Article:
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Open Access Hypothesis

Sequence similarity between stereocilin and otoancorin points to a unified mechanism for mechanotransduction in the mammalian inner ear

Luca Jovine1, Jong Park2 and Paul M Wassarman1*

Author Affiliations

1 Brookdale Department of Molecular, Cell and Developmental Biology. Mount Sinai School of Medicine, New York, NY 10029-6574, USA

2 MRC Dunn Human Nutrition Unit, Hills Road, Cambridge CB2 2XY, UK

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BMC Cell Biology 2002, 3:28  doi:10.1186/1471-2121-3-28

The electronic version of this article is the complete one and can be found online at:

Received:8 October 2002
Accepted:25 November 2002
Published:25 November 2002

© 2002 Jovine et al; licensee BioMed Central Ltd. This is an Open Access article: verbatim copying and redistribution of this article are permitted in all media for any purpose, provided this notice is preserved along with the article's original URL.



Interaction between hair cells and acellular gels of the mammalian inner ear, the tectorial and otoconial membranes, is crucial for mechanoreception. Recently, otoancorin was suggested to be a mediator of gel attachment to nonsensory cells, but the molecular components of the interface between gels and sensory cells remain to be identified.


We report that the inner ear protein stereocilin is related in sequence to otoancorin and, based on its localisation and predicted GPI-anchoring, may mediate attachment of the tectorial and otoconial membranes to sensory hair bundles.


It is expected that antibodies directed against stereocilin would specifically label sites of contact between sensory hair cells and tectorial/otoconial membranes of the inner ear.


Our findings support a unified molecular mechanism for mechanotransduction, with stereocilin and otoancorin defining a new protein family responsible for the attachment of acellular gels to both sensory and nonsensory cells of the inner ear.


The cochlea and the vestibule, respectively, are responsible for hearing and balance in the mammalian inner ear. The tectorial membrane, an acellular gel, covers the surface of the organ of Corti within the cochlea. Similarly, otoconial and cupula membranes overlie sensory regions of the five organs constituting the vestibule. Sound-induced motion of the basilar membrane in the cochlea or head motion in the vestibule generates shear between the acellular gels and the apical surface of the sensory epithelia; the latter consist of both hair (sensory) and supporting (nonsensory) cells. Deflection of stereocilia bundles on sensory hair cells causes membrane potential alterations that transduce mechanical information into electrical signals [1-3]. Mutations in genes encoding protein components of the acellular gels result in hearing and balance defects, highlighting the importance of these structures in mechanotransduction [2-10]. Therefore, there is considerable interest in identifying molecules that are responsible for attachment of the gels to the sensory epithelia.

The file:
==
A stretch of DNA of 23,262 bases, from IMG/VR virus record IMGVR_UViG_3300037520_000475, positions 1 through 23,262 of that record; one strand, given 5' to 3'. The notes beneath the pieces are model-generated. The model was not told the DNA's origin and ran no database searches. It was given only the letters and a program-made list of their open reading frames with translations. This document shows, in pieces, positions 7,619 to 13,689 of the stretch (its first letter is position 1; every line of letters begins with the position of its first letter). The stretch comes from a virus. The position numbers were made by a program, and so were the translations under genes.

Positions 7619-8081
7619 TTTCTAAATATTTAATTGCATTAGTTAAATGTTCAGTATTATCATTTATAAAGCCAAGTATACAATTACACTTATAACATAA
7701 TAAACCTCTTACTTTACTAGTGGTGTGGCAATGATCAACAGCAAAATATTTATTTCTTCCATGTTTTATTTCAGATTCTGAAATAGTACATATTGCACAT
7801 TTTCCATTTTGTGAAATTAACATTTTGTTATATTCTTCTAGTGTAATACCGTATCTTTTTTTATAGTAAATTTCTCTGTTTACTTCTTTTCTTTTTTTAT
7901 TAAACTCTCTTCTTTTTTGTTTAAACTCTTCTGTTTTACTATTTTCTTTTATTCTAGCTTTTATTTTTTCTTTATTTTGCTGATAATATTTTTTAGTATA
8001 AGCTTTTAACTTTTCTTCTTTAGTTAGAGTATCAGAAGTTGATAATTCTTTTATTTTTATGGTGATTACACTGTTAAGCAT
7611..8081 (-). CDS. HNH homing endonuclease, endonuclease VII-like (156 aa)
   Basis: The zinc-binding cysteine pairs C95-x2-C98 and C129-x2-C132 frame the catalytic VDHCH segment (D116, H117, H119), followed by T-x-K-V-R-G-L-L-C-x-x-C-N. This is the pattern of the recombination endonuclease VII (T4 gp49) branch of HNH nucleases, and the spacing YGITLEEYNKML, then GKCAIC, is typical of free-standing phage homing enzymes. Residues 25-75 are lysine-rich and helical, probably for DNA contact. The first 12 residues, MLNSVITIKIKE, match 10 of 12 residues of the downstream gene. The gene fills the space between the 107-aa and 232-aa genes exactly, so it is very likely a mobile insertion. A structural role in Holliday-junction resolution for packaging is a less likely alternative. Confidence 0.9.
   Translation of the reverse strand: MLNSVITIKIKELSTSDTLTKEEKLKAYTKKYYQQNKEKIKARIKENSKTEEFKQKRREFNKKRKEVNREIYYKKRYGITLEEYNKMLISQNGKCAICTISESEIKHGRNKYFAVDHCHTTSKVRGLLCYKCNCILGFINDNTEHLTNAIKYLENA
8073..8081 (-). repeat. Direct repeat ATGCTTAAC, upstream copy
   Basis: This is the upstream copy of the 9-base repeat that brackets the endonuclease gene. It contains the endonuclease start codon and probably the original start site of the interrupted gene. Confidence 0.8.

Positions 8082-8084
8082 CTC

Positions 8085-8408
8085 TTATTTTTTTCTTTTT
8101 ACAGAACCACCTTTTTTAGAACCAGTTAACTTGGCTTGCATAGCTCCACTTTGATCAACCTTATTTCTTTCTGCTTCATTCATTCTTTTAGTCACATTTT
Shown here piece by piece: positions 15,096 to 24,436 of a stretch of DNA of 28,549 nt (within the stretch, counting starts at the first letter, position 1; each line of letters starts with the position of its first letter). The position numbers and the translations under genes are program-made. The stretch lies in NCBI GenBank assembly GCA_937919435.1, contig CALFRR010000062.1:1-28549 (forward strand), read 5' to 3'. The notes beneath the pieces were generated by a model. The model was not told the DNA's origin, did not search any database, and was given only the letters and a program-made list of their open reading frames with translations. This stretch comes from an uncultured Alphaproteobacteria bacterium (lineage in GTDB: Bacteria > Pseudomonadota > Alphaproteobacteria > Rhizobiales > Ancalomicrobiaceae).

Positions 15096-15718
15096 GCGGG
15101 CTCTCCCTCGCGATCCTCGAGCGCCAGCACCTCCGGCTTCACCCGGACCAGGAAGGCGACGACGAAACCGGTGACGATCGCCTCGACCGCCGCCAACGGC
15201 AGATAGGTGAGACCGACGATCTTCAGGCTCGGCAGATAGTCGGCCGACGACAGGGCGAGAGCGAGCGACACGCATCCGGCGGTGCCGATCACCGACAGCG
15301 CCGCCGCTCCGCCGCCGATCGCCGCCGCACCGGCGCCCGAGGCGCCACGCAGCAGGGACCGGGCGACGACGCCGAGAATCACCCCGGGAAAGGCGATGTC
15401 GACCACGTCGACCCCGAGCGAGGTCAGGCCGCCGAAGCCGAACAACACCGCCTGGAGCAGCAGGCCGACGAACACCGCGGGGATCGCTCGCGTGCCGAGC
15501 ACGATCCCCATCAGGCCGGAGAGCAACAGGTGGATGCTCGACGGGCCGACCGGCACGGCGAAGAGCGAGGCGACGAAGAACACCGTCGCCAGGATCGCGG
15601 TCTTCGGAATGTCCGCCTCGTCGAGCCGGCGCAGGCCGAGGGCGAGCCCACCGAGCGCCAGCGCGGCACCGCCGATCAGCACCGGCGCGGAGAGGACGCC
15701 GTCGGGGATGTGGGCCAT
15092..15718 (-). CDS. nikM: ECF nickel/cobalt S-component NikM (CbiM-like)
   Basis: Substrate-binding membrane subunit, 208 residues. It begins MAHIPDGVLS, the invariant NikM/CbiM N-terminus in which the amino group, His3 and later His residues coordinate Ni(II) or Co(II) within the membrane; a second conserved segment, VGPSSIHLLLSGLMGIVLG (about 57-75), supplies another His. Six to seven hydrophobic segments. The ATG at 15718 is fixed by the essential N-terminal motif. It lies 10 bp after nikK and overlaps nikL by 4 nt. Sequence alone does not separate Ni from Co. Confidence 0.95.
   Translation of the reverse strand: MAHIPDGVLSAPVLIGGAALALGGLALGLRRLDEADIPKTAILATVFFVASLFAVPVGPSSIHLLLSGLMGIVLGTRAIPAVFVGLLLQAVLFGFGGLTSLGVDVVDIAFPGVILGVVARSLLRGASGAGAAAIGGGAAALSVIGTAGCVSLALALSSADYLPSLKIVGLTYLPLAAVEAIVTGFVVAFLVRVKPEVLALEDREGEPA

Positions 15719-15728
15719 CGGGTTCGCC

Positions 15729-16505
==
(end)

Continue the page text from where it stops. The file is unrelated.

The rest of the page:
Recently, two new genes specifically expressed in the human inner ear were described. STRC, a chromosome 15q15 gene mutated in families affected by non-syndromic deafness at the DFNB16 locus, was predicted to encode a polypeptide of 1778 amino acids of unknown function and with no homology to other proteins [11]. Mutations in the OTOA gene (chromosome 16p12.2) at locus DFNB22 also cause autosomal recessive deafness. Immunofluorescence studies in mouse suggested that the OTOA gene product, otoancorin (1153 amino acids), mediates contact between the apical surface of nonsensory cells and acellular gels of the inner ear, the tectorial and otoconial membranes [12]. Otoancorin was found to share weak sequence similarity with megakaryocite potentiating factor/mesothelin, a GPI-linked glycoprotein of unknown function [13,14]. Nevertheless, no similarity was reported between otoancorin and other known inner ear proteins.

Presentation of the hypothesis